Trust in coordination - like surface tension is to water
Coordination within civil engineering & development projects is something that is constantly being discussed and most people believe that coordination benefits all parties. But even if we agree, we rarely achieve the desired effects. At the same time, there are many opportunities, but evidently the obstacles are greater. To succeed, one of the prerequisites - trust - between the parties needs to be in place.
Development of a model for coordination
The work with developing models and tools for coordination in urban development & civil engineering projects is constantly ongoing at Ekan Management. From last month's roundtable several insights and ideas emerged and it was established that a common objective was the first of three major deficiencies. The other two deficiencies highlighted were trust and commitment.
Developing and working with this model can be a solid support for all parties in an civil engineering project - both private and public. Of course, the model will need to be adapted for each unique project, but the basic philosophy is that all parties should feel equally responsible for coordination and that no party should pull a heavier load than anyone else. Shared responsibility becomes a key to collaboration.
When you twist and turn on the coordination factors, it becomes clear that nothing is stronger than its weakest link. An organization with overly top-down approach to management, with unaccustomed to trust-based work methods, has even more difficulty in showing trust and collaboration outside the organization. This means that the parties entering a coordination project do so with very different definitions and expectations of trust. Partly how to earn it and partly how to maintain it.
Joint identification of trust
Identifying what trust means jointly is therefore crucial for successful coordination. When situations arise where you believe that different parties have (or have not) shown the others the respect and trust you feel is "right", it is a significantly longer journey to work with trust. Furthermore, it is important to discuss and determine how trust between organizations differs from trust between individuals. There too the parties' input values differ through different control models, follow-up routines and to some extent also business models. In many organizations, there is also a generational shift in which employees with partly new expectations of working life take place. The fact that different individuals have different views on trust is difficult, but just because something is difficult it can not be neglected as the profits are expected to be high.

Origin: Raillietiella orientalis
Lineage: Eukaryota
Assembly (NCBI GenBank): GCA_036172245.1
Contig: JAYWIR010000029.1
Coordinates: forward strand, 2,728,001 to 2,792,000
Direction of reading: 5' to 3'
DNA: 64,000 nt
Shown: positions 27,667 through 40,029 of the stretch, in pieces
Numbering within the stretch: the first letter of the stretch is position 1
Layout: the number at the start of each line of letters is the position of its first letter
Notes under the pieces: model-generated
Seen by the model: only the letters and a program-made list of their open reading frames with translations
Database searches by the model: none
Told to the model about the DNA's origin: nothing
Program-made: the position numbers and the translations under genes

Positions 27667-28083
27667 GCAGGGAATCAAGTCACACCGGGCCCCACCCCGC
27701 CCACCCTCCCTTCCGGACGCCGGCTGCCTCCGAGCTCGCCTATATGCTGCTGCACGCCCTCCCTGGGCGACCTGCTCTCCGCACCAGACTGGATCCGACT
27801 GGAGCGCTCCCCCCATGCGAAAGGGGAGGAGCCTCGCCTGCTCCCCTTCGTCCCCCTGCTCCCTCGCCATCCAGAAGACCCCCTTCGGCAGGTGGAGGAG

Trust in practice - the cornerstones
In order for trust to work in practice, it requires that both governing processes and leadership speak the same language. In a coordination project, this means that, in addition to the definition of trust, you need to have a structure for decisions and communication. Above all, there must be a fit between the well-established common objective and how this is communicated and perceived by both managers and employees within the respective party's organization. Transparency is another important ingredient that creates and maintains trust.
By acting with respect and inviting to trust, you have also contributed to influence positive behaviors. Unfortunately, it is not enough to just be happy and openminded. Systematically working with common goals, clear mandates and communication channels is crucial to maintaining trust and mutual respect. Like the surface tension on the water when swimming, trust is a natural support in coordination projects. When trust - the surface tension - fails, it is difficult to stay afloat and recreate what is damaged.
During a civil engineering project, new parties join along the way while others take on a more passive role in the project. Then it is extra important to reconcile the common values and goals that have been set for the coordination and, if necessary, evaluate and update them. By welcoming new parties in an open and transparent way, you lay the foundations for trust, common goals and commitment - the main ingredients for successful coordination.
Ekan's aim in this area is to create a model that gives concrete support to those who have the coordination responsibility for the moment but also to the party the baton is handed over to at a later stage. A model that stakeholders, construction companies, municipalities and property owners can relate to and comfortable with. All to create the sustainable cities and communities of the future.
Are you interested in the coordination issues, maybe you want support for an upcoming project, or are you in a project that needs some support to reduce friction? Then we are happy to help! Click here to receive notifications about news in the area.
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